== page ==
And Then the Sun Came Out

goodreviewAfter last week’s snivelling post it seems only right that I also share the joy. The Grand Duchess got a fabulous review in today’s Daily Mail.  My fingers have been fairly rattling across the laptop keyboard this morning. So much so that I feel able to take the afternoon off. Well…. to go to Tesco at any rate. It sounds like they desperately need my custom.

Rolling With the Punches

openbook     My official position on reviews is that authors shouldn’t read them. If they’re bad they can pull your confidence from under you like a rug on linoleum. If they’re good they may bathe you in an unmerited glow. I regret to say I abandon this position at the drop of an email.

So it was on Monday that my publicist alerted me to what she described as ‘an unnecessarily snippy review’ in the Sunday Times.  Could I leave the file unopened? No. I just had to run, throat bared, towards the reviewer’s knife.   The charge : that The Grand Duchess of Nowhere lacks rigorous rooting in historical time and place. This was all the more painful for being sandwiched between cracking reviews of books by two already hugely successful novelists.

Author, Know Thyself

readingbear

 Whenever I have a new book out I get a  welcome flurry of correspondence from readers and quite often they say something along the lines of, ‘I booksearchloved that bit where….’  Then, more often than not, I have to go rummaging through the book looking for the bit they loved but I have quite forgotten.  Shocking, I know, but my interest in a story last only as long as I’m writing it. Immediately it’s finished I have to turn my attention to the next project. I leave behind me a trail of abandoned literary offspring. Thank goodness somebody loves them.
Today a reader wrote to me about a line in The Grand Duchess of Nowhere that had particularly touched her.  My first thought was that she was mistaken. It was possible I’d written it  –  it sort of had my thumb print on it  – but I had no recollection of doing so.
It took ten minutes of speed-reading but I found it. My reader was spot on and an ember of memory began to glow. The scene was the deathbed of Ducky’s father and, as I recall, it was a late addition to the manuscript, put in during the second edit when I was nearing the ‘Oh God let it be over’ stage (of the rewriting, not the dying). A casual addendum that someone found moving. Well, well.
So three cheers for my readers, who are always generous with their time and praise. And nul points for a forgetful old scribbler.

The Jury is Out

So here she is, The Grand Duchess of Nowhere, published tomorrow. I love her jacket (book and clothing), but what I think when I look at the copy sitting on my desk is this: it represents a year of my life. Was it a year well spent? The reviewers will soon let me know. Grand_Duchess_of_Nowhere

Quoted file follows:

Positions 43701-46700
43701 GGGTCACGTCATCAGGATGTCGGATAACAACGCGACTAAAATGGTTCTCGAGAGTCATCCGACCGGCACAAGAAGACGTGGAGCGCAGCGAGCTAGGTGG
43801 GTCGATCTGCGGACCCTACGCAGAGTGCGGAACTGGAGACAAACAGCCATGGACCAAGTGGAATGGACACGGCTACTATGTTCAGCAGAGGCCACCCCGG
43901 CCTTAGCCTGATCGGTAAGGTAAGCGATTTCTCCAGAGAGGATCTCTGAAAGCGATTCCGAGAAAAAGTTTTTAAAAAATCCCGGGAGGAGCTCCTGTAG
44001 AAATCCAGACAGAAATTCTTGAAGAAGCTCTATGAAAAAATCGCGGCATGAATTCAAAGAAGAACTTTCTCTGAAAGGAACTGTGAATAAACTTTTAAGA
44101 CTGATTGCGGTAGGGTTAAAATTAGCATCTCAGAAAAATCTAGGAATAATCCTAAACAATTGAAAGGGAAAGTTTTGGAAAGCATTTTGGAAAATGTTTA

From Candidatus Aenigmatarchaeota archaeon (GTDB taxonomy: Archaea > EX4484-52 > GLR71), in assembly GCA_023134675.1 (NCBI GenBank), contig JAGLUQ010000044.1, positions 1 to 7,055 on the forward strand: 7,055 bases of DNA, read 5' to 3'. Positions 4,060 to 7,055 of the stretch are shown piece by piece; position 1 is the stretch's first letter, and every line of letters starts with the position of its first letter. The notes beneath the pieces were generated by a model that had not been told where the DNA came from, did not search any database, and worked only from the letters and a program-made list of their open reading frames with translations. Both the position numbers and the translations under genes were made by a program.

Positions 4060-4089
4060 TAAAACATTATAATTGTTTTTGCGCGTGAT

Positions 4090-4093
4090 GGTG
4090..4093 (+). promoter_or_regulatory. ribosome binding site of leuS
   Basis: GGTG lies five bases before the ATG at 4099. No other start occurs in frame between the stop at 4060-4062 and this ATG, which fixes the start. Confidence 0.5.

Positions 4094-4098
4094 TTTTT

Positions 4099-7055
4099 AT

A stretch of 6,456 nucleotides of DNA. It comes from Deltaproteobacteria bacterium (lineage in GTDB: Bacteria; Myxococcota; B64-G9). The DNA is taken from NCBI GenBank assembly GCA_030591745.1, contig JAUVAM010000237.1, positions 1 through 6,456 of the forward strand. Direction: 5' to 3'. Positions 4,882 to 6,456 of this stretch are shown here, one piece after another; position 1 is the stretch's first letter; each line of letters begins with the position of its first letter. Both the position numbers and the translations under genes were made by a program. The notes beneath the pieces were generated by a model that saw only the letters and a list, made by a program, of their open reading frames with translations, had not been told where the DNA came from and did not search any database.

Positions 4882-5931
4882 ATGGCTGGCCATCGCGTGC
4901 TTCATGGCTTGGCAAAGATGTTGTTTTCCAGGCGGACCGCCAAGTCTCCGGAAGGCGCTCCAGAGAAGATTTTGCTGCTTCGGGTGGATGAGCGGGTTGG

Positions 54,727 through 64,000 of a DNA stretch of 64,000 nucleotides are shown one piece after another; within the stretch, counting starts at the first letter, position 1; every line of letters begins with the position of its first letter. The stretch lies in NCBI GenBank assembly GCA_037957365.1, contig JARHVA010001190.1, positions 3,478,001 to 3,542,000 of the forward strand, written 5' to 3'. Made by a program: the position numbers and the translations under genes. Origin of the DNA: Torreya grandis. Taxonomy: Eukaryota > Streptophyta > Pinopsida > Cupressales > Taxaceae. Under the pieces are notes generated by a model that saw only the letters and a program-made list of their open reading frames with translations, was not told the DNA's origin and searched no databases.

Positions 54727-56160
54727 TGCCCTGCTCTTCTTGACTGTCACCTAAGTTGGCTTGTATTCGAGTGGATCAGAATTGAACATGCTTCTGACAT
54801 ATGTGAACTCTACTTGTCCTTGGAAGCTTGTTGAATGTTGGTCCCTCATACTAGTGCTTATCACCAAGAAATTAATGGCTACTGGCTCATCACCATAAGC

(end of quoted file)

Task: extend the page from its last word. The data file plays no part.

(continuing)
I never planned on becoming a long-distance runner. Actually I never planned on becoming anything much, except a mother. But the long haul has turned out to be my career groove. Two months of fevered research, eight months of writing, and then the slow ping-pong of edits, rewrites, long silences and urgent final tweaks. Do I feel a thrill when I hold a finished copy in my hands? Not really. More like relief.

Does Size Matter, II ?

blog     Someone asked me recently why I have a blog. My reply went something along the lines of: these days, if you’re a writer you have to. To not have a blog would be like omitting to put your trousers on before you walk down the street. Of course a surprising number of writers don’t even have a website which, to continue the analogy, is like never leaving the house, with or without trousers.

Does Size Matter?

tapemeasure

A bit late in the day but I feel I should sidle into the discussion initiated by Ian McEwan on lengthy novels. It is a topic close to my heart. I remember… cue nostalgic Hovis advert music… when a book was published on its merits, not on the distance between its covers. When I started out (more Hovis music) a 60,000 word novel was considered perfectly acceptable. Provided the writing wasn’t crap. Then things changed. No more Hovis music, I promise.

Out to Lunch

ladylunch1    I heard a week or so ago that The Lady Literary Lunch on September 9th was already fully subscribed. It was an encouraging piece of news  – even if I must clearly share any credit with my two co-speakers, Lesley Pearse and Kate Williams  –  because this will be my only public appearance this year. Literary event organisers, where the heck are you? Was it something I said?

A Dress With Three Sleeves

pieces

Not So Super Thursday

bookpiles     Mid-August, when publishers begin to wipe the Ambre Solaire off their iPads and think about their autumn list.  The Grand Duchess of Nowhere is scheduled for publication on October 2nd. Is that good or bad? I have no idea. There’s probably some algorithm for working out your best chance of a major review in The Times but as I’m not consulted about pub dates I’ve never worried about them. Until today.

A Touch of the Gadzooks

yeoldethorn1       Any writer of historical fiction has to decide where to position themselves language-wise. I have never dared venture further back than the 18th century and even then I only permitted one ‘La!’ to escape (or should that be ‘scape??) from a maiden’s lips.  I still wonder if it was a mistake.  I’m already slightly regretting the use of ‘maiden’ in the preceding sentence.

But anyway, let’s talk about ‘ye’.  Ever wondered where it came from? Wonder no more.  In olden times, that is to say before them Normans invaded us and inflicted words like hors d’oeuvre upon us, the ‘th’ sound was represented in writing with a runic sign called ‘thorn’. thorn1thorn1    Here it is.